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Although he was born in the U.S., trombonist Jiggs Whigham’s name is far better known to Jazz enthusiasts overseas, especially in Europe, than it is to those in his native country. That’s because Whigham has lived abroad since 1965 when he went to Cologne, Germany, to join the Kurt Edelhagen Orchestra. To say that the Ohio native’s reputation has flourished there would be an understatement, as he is one of the most respected players, composers, conductors and educators on the continent, the first person to head the Jazz faculty at the Cologne Music College, a former leader of the Swiss Radio Orchestra, chief conductor and artistic director of Berlin’s RIAS Big Band, and professor for life and head of the Jazz and Popular Music Department at the Hanns Eisler College of Music, also in Berlin. Having spent time in the Glenn Miller and Stan Kenton orchestras before leaving the States, Whigham has since performed with a who’s who of Jazz artists from the U.S. and abroad including Count Basie, Dizzy Gillespie, Clark Terry, Dexter Gordon, Hank Jones, Lee Konitz, Peter Herbolzheimer, Toots Thielemans and the legendary Kenny Clarke–Francy Boland Big Band. The selections on Love Walked In, recorded over a twenty–year span (1968–88) with the world–class Netherlands Metropole Orchestra, show why Whigham is held in such high regard, his buttery tone complemented by superior technique and an enormous wellspring of cogent ideas. The music swings, but gently, as most selections lean toward smooth and restful, with only “Love Walked In,” arranged by Lex Jasper, sustaining a brisker pace. In short, this is essentially a ballad–lover’s anthology with luminous arrangements by Rob Pronk (eight), Jasper (“Love Walked In,” “You’ve Changed”) and Rik Elings (“Bluesette”). Pronk is the conductor on eight selections, Dolf van der Linden on three. The album probably won’t make Whigham a household name here in the States, but it proves beyond question why he is so highly regarded in Europe and elsewhere.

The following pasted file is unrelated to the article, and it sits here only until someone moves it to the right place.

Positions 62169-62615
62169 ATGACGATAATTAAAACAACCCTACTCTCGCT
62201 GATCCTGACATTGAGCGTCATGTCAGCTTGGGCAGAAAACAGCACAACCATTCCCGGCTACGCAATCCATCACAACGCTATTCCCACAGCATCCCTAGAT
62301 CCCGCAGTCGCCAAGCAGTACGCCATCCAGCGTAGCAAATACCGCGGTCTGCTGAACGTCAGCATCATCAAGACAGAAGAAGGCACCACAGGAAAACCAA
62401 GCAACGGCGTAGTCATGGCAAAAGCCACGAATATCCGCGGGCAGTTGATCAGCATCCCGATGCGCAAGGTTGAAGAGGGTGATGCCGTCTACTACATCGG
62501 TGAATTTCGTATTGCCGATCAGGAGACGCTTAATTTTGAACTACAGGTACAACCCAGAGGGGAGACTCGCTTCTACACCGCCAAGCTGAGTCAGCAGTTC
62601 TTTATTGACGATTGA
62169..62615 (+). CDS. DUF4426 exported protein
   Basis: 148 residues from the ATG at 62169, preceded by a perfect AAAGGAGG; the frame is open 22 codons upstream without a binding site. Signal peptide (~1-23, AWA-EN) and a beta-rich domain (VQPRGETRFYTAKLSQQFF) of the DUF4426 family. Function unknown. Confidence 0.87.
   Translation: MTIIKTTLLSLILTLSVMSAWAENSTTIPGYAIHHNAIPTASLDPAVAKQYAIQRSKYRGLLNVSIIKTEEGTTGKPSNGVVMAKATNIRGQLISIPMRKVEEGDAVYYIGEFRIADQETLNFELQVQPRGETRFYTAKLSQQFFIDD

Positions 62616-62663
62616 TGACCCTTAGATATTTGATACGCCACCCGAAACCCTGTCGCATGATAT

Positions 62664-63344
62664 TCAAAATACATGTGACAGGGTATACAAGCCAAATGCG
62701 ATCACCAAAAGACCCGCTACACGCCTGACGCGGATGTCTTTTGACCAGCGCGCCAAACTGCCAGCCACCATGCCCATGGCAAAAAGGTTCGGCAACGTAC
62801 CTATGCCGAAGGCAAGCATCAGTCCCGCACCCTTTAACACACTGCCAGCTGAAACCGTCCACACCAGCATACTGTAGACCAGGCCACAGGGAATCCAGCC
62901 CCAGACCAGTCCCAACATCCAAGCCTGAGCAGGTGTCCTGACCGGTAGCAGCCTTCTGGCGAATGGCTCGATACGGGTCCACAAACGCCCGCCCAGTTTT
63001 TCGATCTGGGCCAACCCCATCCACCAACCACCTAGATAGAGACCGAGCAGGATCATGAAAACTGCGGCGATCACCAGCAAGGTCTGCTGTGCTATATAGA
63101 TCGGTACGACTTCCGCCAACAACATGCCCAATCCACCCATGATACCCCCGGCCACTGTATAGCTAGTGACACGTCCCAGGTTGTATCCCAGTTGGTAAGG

Track Listing: Without a Song**; Bluesette**; I Only Miss Her When I Think of Her*; I Hadn
Personnel: Jiggs Whigham, trombone, with the Netherlands Metropole Orchestra conducted by Dolf van der Linden* and Rob Pronk**.
I was first exposed to jazz as a middle school band student. A college ensemble passed through and put on a concert for the band students (of which I was one). The level of mastery and musicianship blew me away, intimidated, and inspired me
I was first exposed to jazz as a middle school band student. A college ensemble passed through and put on a concert for the band students (of which I was one). The level of mastery and musicianship blew me away, intimidated, and inspired me. Try as I might, I was never able to achieve a high enough level of competency to perform at the level I was first and subsequently exposed to. Regardless, I was hooked on jazz and remain so to this day.